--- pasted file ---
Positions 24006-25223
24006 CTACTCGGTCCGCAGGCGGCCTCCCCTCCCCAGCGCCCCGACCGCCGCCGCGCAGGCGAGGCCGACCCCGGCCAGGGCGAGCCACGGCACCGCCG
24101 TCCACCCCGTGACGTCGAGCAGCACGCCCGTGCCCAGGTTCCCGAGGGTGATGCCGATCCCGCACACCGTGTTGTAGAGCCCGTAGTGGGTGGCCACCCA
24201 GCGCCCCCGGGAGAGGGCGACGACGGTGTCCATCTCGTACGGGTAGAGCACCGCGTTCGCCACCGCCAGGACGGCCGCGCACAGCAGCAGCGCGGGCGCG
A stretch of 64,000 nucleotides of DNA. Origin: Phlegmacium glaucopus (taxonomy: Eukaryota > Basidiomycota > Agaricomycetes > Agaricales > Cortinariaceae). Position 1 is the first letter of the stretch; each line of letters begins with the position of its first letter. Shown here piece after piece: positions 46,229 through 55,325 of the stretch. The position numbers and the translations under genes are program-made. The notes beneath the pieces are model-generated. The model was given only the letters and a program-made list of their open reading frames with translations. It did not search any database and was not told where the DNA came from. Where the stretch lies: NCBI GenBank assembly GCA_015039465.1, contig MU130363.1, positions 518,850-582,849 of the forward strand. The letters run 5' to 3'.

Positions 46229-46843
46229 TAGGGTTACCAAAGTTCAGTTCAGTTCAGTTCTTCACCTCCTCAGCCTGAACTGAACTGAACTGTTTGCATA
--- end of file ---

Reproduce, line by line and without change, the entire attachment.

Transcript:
Positions 24006-25223
24006 CTACTCGGTCCGCAGGCGGCCTCCCCTCCCCAGCGCCCCGACCGCCGCCGCGCAGGCGAGGCCGACCCCGGCCAGGGCGAGCCACGGCACCGCCG
24101 TCCACCCCGTGACGTCGAGCAGCACGCCCGTGCCCAGGTTCCCGAGGGTGATGCCGATCCCGCACACCGTGTTGTAGAGCCCGTAGTGGGTGGCCACCCA
24201 GCGCCCCCGGGAGAGGGCGACGACGGTGTCCATCTCGTACGGGTAGAGCACCGCGTTCGCCACCGCCAGGACGGCCGCGCACAGCAGCAGCGCGGGCGCG
A stretch of 64,000 nucleotides of DNA. Origin: Phlegmacium glaucopus (taxonomy: Eukaryota > Basidiomycota > Agaricomycetes > Agaricales > Cortinariaceae). Position 1 is the first letter of the stretch; each line of letters begins with the position of its first letter. Shown here piece after piece: positions 46,229 through 55,325 of the stretch. The position numbers and the translations under genes are program-made. The notes beneath the pieces are model-generated. The model was given only the letters and a program-made list of their open reading frames with translations. It did not search any database and was not told where the DNA came from. Where the stretch lies: NCBI GenBank assembly GCA_015039465.1, contig MU130363.1, positions 518,850-582,849 of the forward strand. The letters run 5' to 3'.

Positions 46229-46843
46229 TAGGGTTACCAAAGTTCAGTTCAGTTCAGTTCTTCACCTCCTCAGCCTGAACTGAACTGAACTGTTTGCATA